Nested Loops in C++

  1. Use Nested for Loop to Initialize Two-Dimensional Matrix in C++
  2. Use Nested while Loop to Initialize Two-Dimensional Matrix in C++
  3. Use Nested do..while Loop to Initialize Two-Dimensional Matrix in C++

This article will describe how to utilize different nested loops in C++.

Use Nested for Loop to Initialize Two-Dimensional Matrix in C++

Loops are known as control flow statements, which generally modify the program counter and force the executing CPU to move to a different(usually a non-sequential) instruction in the program. The program counter is a register in the CPU core that stores a running program’s next instruction.

Let’s think in terms of assembly language-level representation of the program, where each statement corresponds to a single machine instruction. The code executes sequentially, and the CPU fetches the following instruction unless instructed otherwise (loosely speaking, as contemporary CPU cores are massively optimized machines that can fetch multiple instructions and often from non-sequential locations in the program). So, we need to indicate in the assembly language with special instructions to transfer the execution to a different part of the program if we want to implement a loop.

Now, let’s consider a C++ language syntax and how to implement different control flow statements like loops.

One of the most common loop statements in programming languages is for and while loops. The for loop has the header part that includes three-part statements and controls the execution of the loop body. Multiple for loop statements can be nested inside each other, forming a useful construct for many programming tasks.

This article demonstrates an example of initializing a two-dimensional matrix using nested for loops. Each nested loop level deals with a single row of the matrix, so we have two levels in this example. Notice that we also print the elements after the random integer is assigned to the given position. The latter step will be done separately in real-world scenarios, but this code sample is for educational purposes only.

#include <iostream>
#include <iomanip>

using std::cout;
using std::endl;
using std::setw;

constexpr int ROW = 4;
constexpr int COL = 3;

int main() {
    int *matrix = new int[ROW * COL];

    for (int i = 0; i < ROW; ++i) {
        for (int j = 0; j < COL; ++j) {
            matrix[j * ROW + i] = rand() % 100;
            cout << setw(2) << matrix[j * ROW + i] << "; ";
        }
        cout << endl;
    }

    delete [] matrix;

    return EXIT_SUCCESS;
}

Output:

83; 86; 77;
36; 93; 35;
86; 92; 14;
22; 62; 27;

Use Nested while Loop to Initialize Two-Dimensional Matrix in C++

Alternatively, we can implement the previous code using nested while loop statements. In this variant, we need to declare index variables i and j outside of the while body and only initialize one of them in the same scope.

Note that the second variable y - corresponding to the column position of the matrix is initialized to 0 each cycle of the outer while loop. This ensures the inner loop is executed after processing the first row. We should also place incrementing statements for each index variable in respective loop scopes as the while itself only has the conditional header which controls the iteration.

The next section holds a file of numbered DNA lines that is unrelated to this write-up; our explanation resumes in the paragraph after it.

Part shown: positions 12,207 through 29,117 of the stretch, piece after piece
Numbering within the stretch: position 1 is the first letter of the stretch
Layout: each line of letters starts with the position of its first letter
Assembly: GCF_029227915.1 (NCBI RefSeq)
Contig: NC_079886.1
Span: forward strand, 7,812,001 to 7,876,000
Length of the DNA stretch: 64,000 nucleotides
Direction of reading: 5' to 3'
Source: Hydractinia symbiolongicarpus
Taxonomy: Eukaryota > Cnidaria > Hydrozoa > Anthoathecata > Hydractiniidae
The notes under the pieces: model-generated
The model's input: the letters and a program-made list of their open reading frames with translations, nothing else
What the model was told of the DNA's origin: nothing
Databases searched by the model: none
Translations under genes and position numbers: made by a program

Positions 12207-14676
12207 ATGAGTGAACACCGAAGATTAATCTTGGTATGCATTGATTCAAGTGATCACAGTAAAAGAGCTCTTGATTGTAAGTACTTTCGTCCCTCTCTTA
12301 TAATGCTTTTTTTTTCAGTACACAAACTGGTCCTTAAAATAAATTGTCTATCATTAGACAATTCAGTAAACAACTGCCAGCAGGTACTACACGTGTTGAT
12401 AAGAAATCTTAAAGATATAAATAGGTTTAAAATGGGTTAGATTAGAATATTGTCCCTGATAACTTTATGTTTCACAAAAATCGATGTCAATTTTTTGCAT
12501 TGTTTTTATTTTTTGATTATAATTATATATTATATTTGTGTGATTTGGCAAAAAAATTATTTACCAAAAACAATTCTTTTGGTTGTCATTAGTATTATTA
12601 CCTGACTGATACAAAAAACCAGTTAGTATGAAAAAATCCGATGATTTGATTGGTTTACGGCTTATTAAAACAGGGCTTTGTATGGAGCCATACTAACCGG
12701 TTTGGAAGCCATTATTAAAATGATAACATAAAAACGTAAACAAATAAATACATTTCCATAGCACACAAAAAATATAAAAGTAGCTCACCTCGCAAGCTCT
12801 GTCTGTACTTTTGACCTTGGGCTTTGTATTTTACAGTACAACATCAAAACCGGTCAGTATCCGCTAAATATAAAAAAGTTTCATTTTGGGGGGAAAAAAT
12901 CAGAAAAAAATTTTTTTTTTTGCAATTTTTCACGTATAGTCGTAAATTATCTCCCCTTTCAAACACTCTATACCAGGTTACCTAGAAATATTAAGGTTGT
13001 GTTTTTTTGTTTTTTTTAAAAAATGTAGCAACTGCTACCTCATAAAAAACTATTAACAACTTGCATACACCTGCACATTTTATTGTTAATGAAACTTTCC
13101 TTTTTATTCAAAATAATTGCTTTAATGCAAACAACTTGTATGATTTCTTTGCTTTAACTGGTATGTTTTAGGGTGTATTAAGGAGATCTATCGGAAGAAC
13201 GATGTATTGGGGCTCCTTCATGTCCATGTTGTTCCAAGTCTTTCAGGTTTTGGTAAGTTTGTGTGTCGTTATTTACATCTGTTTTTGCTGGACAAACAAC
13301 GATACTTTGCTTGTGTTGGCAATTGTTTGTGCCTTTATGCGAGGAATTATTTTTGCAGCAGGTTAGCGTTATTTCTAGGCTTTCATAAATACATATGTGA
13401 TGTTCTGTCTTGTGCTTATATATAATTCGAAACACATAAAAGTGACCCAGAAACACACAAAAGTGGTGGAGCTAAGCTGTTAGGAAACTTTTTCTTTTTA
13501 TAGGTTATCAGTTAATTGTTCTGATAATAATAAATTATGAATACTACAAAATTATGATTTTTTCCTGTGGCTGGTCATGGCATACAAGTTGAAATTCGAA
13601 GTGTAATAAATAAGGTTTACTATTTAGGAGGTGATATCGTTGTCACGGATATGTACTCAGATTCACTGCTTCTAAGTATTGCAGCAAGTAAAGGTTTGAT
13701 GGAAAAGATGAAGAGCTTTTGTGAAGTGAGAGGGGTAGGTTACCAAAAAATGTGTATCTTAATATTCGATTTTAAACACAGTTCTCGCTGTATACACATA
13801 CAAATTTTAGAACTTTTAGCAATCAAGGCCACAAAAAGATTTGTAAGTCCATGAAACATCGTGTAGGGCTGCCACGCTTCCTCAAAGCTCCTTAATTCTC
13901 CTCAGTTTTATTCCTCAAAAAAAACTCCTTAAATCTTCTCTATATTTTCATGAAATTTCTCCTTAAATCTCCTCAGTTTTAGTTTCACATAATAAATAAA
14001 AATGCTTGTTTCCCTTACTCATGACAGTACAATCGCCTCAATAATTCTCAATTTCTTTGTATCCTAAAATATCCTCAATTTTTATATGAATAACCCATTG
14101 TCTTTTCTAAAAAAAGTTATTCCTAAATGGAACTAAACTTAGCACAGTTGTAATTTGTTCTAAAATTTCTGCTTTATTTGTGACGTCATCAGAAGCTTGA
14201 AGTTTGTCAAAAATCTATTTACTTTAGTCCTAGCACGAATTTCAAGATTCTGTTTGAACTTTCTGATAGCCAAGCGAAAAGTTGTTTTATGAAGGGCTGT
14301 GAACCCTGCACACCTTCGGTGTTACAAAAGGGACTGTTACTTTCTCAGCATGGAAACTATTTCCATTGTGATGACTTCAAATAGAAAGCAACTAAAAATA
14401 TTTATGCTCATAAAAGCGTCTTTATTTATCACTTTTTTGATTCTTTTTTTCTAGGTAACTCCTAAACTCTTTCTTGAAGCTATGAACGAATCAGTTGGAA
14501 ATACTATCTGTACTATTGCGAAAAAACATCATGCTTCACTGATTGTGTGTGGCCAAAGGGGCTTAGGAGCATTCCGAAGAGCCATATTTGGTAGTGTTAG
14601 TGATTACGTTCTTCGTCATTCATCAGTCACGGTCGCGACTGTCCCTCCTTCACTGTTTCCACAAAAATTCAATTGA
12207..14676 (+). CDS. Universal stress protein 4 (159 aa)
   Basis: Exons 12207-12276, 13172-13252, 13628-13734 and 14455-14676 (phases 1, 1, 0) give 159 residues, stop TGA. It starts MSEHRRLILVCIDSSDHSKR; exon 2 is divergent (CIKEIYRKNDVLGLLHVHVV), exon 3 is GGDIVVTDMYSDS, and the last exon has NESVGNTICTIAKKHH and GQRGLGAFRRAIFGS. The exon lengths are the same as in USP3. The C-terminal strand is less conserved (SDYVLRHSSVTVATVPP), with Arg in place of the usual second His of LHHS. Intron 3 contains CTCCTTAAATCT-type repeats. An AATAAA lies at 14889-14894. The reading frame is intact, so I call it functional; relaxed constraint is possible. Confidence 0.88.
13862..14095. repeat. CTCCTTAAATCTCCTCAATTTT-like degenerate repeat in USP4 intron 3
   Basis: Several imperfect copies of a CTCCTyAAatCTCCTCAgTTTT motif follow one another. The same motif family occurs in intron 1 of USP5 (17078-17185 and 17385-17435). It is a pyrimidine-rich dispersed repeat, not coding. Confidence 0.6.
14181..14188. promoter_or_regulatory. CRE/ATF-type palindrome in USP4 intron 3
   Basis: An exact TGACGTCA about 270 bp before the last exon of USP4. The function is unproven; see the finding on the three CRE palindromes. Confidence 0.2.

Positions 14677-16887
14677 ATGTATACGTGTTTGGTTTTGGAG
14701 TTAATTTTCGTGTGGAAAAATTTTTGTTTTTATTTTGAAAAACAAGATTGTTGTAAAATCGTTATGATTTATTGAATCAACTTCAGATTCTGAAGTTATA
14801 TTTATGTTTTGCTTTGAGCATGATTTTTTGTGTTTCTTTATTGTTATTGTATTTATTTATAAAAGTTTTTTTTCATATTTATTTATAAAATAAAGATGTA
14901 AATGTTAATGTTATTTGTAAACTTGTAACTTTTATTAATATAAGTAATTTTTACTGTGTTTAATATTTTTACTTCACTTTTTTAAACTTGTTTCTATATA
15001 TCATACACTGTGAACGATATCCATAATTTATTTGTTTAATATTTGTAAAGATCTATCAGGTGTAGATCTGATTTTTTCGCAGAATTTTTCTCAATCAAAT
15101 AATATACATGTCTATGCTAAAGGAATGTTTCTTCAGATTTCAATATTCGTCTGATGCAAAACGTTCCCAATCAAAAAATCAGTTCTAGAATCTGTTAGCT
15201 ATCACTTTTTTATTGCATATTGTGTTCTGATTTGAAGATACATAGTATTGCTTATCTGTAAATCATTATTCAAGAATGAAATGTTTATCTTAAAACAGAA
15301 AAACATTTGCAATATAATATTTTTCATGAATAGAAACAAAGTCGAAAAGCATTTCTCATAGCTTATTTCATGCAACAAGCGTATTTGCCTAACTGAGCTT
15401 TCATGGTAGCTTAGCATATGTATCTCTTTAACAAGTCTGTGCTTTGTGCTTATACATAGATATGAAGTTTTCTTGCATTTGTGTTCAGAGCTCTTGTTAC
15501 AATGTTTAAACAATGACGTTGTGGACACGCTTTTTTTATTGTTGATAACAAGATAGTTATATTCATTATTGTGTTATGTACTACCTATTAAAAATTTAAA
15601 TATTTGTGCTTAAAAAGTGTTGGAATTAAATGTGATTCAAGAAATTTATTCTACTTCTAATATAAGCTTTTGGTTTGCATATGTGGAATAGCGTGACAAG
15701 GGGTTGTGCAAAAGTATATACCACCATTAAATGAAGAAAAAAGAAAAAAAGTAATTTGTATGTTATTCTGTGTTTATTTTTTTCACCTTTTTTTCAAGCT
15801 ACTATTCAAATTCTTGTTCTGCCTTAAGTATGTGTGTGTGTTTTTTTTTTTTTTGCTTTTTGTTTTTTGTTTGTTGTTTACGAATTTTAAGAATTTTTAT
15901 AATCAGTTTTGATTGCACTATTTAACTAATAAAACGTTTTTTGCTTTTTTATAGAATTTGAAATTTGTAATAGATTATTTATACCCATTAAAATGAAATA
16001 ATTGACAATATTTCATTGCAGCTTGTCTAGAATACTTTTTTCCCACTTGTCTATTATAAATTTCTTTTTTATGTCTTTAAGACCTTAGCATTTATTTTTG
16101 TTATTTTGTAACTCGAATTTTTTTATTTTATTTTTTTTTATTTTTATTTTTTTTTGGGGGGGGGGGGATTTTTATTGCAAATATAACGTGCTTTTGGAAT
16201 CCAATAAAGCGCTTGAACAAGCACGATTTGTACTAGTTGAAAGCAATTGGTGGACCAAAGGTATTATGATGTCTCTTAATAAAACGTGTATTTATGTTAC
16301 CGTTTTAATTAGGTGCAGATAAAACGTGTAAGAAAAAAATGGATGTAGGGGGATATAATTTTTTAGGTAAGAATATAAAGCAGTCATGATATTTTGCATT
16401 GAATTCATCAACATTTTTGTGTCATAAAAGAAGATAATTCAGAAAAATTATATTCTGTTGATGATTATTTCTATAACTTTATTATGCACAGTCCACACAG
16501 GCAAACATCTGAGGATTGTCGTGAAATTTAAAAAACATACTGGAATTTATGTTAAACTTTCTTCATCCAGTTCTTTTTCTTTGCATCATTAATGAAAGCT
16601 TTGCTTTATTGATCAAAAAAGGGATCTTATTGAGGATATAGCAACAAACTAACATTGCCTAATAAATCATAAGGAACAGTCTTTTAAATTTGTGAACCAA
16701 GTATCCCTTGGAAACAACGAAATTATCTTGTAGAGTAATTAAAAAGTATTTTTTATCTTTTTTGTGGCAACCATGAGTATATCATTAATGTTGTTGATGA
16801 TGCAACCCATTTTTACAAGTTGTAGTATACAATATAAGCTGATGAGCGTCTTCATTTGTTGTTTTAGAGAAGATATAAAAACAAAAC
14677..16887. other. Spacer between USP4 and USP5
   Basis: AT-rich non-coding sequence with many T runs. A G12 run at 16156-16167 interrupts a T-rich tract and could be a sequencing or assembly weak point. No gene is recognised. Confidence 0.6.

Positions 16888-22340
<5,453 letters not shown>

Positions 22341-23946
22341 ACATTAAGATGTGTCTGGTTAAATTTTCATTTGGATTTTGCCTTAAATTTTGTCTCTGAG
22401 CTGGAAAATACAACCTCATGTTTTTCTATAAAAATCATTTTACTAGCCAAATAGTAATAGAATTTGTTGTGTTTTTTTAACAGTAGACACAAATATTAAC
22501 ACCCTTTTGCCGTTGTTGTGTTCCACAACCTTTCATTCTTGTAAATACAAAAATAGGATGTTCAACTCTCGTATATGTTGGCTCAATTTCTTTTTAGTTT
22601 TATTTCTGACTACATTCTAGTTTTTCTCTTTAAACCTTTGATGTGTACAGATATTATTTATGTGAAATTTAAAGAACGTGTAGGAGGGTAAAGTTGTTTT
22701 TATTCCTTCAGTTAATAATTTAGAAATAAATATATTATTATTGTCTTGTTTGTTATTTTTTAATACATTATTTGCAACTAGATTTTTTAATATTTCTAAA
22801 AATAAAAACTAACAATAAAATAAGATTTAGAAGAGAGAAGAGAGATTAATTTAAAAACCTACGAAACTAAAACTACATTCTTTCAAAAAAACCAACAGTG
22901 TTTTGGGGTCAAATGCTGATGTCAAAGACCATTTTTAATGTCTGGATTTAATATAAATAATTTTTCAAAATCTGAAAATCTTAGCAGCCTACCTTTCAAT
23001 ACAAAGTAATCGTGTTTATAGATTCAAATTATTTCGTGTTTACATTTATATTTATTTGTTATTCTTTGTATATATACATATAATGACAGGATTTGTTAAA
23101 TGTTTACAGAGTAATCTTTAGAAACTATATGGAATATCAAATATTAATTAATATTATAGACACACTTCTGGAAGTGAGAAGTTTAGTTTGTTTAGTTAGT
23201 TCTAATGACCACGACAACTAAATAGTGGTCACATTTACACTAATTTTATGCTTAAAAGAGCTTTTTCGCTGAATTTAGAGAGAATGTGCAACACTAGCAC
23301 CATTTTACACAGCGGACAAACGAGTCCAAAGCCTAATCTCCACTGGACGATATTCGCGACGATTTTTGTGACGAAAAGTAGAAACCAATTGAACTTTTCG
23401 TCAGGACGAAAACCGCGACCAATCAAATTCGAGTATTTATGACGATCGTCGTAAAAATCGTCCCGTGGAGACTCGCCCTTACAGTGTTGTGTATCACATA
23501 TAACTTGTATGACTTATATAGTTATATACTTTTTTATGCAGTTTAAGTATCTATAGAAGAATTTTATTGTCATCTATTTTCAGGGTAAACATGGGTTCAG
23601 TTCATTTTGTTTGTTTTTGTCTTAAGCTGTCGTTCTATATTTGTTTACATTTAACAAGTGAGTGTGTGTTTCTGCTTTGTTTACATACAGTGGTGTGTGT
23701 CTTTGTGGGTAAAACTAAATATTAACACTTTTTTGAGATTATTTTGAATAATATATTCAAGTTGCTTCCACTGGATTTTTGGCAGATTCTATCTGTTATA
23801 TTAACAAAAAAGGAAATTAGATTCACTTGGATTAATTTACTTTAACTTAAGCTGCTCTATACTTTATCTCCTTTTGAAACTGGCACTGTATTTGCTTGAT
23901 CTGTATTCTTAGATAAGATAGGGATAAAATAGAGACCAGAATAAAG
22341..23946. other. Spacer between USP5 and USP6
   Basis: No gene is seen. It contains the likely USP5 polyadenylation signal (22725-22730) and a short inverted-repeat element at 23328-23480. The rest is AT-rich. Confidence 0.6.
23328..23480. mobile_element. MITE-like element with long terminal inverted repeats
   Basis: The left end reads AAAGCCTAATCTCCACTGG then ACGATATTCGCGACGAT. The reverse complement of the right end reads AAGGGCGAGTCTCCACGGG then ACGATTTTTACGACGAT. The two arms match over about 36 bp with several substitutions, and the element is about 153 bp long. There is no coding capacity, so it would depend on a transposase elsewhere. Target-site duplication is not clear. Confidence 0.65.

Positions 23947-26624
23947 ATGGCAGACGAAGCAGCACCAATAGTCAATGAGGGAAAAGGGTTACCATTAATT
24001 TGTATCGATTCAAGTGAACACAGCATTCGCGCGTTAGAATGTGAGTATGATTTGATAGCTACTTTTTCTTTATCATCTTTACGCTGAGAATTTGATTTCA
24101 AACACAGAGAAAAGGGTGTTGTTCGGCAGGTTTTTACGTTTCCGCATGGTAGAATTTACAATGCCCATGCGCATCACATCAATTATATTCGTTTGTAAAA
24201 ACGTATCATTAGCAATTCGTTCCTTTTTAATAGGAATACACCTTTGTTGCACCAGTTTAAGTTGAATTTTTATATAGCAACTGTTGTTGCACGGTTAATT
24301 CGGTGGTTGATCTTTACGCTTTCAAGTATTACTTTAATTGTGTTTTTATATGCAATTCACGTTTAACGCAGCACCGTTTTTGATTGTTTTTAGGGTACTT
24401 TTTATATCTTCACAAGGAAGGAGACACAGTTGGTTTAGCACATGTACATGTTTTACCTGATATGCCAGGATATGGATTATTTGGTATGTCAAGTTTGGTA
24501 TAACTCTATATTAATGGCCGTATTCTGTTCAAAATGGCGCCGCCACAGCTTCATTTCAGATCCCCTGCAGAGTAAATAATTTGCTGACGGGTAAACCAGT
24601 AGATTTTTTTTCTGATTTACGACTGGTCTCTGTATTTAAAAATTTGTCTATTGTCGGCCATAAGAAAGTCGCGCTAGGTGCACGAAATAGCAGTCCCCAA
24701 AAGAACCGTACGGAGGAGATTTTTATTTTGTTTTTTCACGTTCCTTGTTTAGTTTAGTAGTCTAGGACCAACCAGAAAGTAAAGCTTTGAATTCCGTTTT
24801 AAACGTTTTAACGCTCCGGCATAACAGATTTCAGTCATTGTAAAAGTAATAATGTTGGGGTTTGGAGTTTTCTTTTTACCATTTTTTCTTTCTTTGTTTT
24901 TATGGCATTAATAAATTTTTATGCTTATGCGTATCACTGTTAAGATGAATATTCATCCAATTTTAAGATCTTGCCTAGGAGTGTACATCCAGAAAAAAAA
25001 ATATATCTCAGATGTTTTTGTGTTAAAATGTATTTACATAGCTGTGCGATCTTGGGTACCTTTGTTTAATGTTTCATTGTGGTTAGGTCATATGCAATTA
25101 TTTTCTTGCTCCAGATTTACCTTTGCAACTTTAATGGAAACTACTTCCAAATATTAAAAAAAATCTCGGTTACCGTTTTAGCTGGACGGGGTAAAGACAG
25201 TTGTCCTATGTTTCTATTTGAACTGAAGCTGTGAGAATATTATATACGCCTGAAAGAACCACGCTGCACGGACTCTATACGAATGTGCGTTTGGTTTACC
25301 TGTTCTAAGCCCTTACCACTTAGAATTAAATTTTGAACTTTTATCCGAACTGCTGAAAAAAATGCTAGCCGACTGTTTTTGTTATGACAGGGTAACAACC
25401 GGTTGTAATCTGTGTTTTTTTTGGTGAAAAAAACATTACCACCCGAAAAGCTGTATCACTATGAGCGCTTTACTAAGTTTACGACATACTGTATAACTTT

#include <iostream>
#include <iomanip>

using std::cout;
using std::endl;
using std::setw;

constexpr int ROW = 4;
constexpr int COL = 3;

int main() {
    int *matrix = new int[ROW * COL];

    int j, i = 0;
    while (i < ROW) {
        j = 0;
        while (j < COL) {
            matrix[j * ROW + i] = rand() % 100;
            cout << setw(2) << matrix[j * ROW + i] << "; ";
            j++;
        }
        i++;
        cout << endl;
    }

    delete [] matrix;

    return EXIT_SUCCESS;
}

Output:

83; 86; 77;
36; 93; 35;
86; 92; 14;
22; 62; 27;

Use Nested do..while Loop to Initialize Two-Dimensional Matrix in C++

On the other hand, the C++ language also has the do..while loop construct, which is suited for special cases of iteration, but we can rewrite the same code snippet using it. The do..while statement always executes the first iteration. So, this example will not suffer from this feature as we assume that the generated matrix has at least 1x1 dimensions.

The do..while loop structure is almost the same as the while example above, as these two have similar header format, which includes only conditional expression.

#include <iostream>
#include <iomanip>

using std::cout;
using std::endl;
using std::setw;

constexpr int ROW = 4;
constexpr int COL = 3;

int main() {
    int *matrix = new int[ROW * COL];

    int j, i = 0;
    do {
        j = 0;
        do {
            matrix[j * ROW + i] = rand() % 100;
            cout << setw(2) << matrix[j * ROW + i] << "; ";
            j++;
        } while (j < COL);
        i++;
        cout << endl;
    } while (i < ROW);

    delete [] matrix;

    return EXIT_SUCCESS;
}

Output:

83; 86; 77;
36; 93; 35;
86; 92; 14;
22; 62; 27;
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